Albany, WA and Reflecting on Leg 3

Reflecting on Leg 3 now that I’m enjoying the welcome hospitality of Albany it is by far and away the toughest sailing I have done, or likely to ever do again; but also the most enjoyable.

The Southern Ocean certainly lived up to its reputation as the toughest ocean on the planet! We sailed through mountainous seas, sometimes 40 foot high, hurricane force winds and rain and spray that tried to remove your skin. It was relentless at times.

To add to the challenge we were short handed for the leg. After the medivac of our crew mate, Dave Griffin, 2 days in we were down to 15; 8 on Mick’s watch and 7 on mine. Other boats had the luxury of 21 crew. This meant that to cope with the larger evolutions like a Yankee change we had to run a standby system for the off-watch. Each off-watch 2 people were on standby to be called back on deck if the on-watch required additional hands to carry out an evolution. Perversely this actually benefited us towards the end as the goal was to try and not call on the standby crew, so we altered how we did various steps in an evolution so that it could be done by less people. Sometimes this was achieved by one person doing multiple jobs, or using winches for jobs where previously we had just thrown muscle at it; for example kite recovery. An example of how efficient we became was a kite evolution towards the end. Due to equipment failure we were unable to do a standard ‘peel’ – flying 2 kites at once to keep the pace up. So we were forced to either do bare headed changes, where the old kite was dropped first, then the new kite hoisted. Or a ‘kite faff’ as we called it; drop the anti-wrap net, hoist the Yankee, drop the old kite, hoist the new kite, drop the Yankee, hoist the kite wrap. The first method meant the boat lost pace for the period it was bare headed, the second method meant that the standby were required, and the boat still lost pace. However by using the new tricks we had worked out we managed to do a bare headed kite change in 6 minutes with only 7 people and no need to use the standby. By far and away our fastest ever kite evolution!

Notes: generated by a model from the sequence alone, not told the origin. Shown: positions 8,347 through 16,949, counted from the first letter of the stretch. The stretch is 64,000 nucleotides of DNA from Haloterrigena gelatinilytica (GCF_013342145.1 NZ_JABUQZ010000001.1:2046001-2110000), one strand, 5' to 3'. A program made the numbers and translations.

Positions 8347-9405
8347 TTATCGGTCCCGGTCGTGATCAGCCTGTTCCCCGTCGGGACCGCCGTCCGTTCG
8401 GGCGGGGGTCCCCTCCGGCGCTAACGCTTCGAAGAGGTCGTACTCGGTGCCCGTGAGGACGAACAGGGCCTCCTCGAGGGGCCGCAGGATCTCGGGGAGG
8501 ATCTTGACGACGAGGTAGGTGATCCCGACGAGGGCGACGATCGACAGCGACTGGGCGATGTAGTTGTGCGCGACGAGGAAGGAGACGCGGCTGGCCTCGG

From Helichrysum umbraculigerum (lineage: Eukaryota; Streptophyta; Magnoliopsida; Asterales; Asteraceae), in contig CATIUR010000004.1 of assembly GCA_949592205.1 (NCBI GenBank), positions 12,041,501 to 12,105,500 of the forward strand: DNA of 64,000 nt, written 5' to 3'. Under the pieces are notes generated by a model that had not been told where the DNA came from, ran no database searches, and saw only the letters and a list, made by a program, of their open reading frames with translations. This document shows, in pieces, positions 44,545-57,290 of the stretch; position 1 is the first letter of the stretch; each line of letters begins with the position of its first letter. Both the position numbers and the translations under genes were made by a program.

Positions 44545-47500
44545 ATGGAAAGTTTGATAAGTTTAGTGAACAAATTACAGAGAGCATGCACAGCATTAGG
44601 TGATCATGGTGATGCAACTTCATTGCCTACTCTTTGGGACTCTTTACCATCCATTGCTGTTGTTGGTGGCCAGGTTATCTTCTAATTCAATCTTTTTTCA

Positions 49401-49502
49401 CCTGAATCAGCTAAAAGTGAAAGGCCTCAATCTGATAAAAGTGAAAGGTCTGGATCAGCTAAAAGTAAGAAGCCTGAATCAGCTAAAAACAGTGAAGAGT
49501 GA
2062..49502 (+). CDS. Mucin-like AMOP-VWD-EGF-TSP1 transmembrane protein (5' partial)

20131130-205339.jpgAnother challenge were the constant failures, particularly with the whole kite system. The record has to be flying the kite for 10 minutes before the block at the top of the mast exploded! The photo shows the remnants of the block. We have got quite efficient now at retrieving kites from the water!

20131130-205533.jpgHowever it was also some of the best sailing I’ve experienced. The boat racing along at 20knots plus under kite for long periods, we also managed these sorts of speeds when close reaching under white sails. The boat was on the plane for long periods and down below you could hear the water cavitating under the hull as it planed. We also had some fantastic sunrises and sunsets and there were some crystal clear rainbows. On a few occasions these were complete and it was if the yacht was going to sail directly under them.

The highlight has to be the finish; after 5,000 miles of racing 4 boats were engaged in a tacking dual during the course of the last day as we worked our way down the Australian Coast towards Albany, sometimes crossing within feet of each other. Unfortunately we did not far well in this dual, rounding the headland for the last 3 mile run downwind in the narrow channel to Albany. So with nothing to lose we got the kite out for the also time, the 3 in front of us erring on the side of caution. This lead to a thrilling finish as we charged up behind the 3rd boat, Invest Africa, doing twice their speed to pip them at the finish by less than half a boat length. The 4 boats finished within 4 minutes of each other after 5,000 miles and gave the locals a real spectacle. Apparently that is the first time they have seen a spinnaker flown down the channel. Check out the video footage on YouTube:

Sadly, on the last morning another of our crew, Mick was injured when he tore the medial ligaments in his knee. Unfortunately this means that he can longer continue on his round the world trip. His dynamism around the boat will be missed! It was a last reminder from the Southern Ocean who is in charge!

The boat and crew both are now in sore need of some R&R and TLC and the people of Albany are certainly going out of their way to provide this in abundance!

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One Comment to "Albany, WA and Reflecting on Leg 3"

  1. John of Upminster says:

    Fascinating insight, thanks. Very bad luck for Mick, and for the whole crew. I’ve got a torn meniscus so have some idea of the problem and wish him well.

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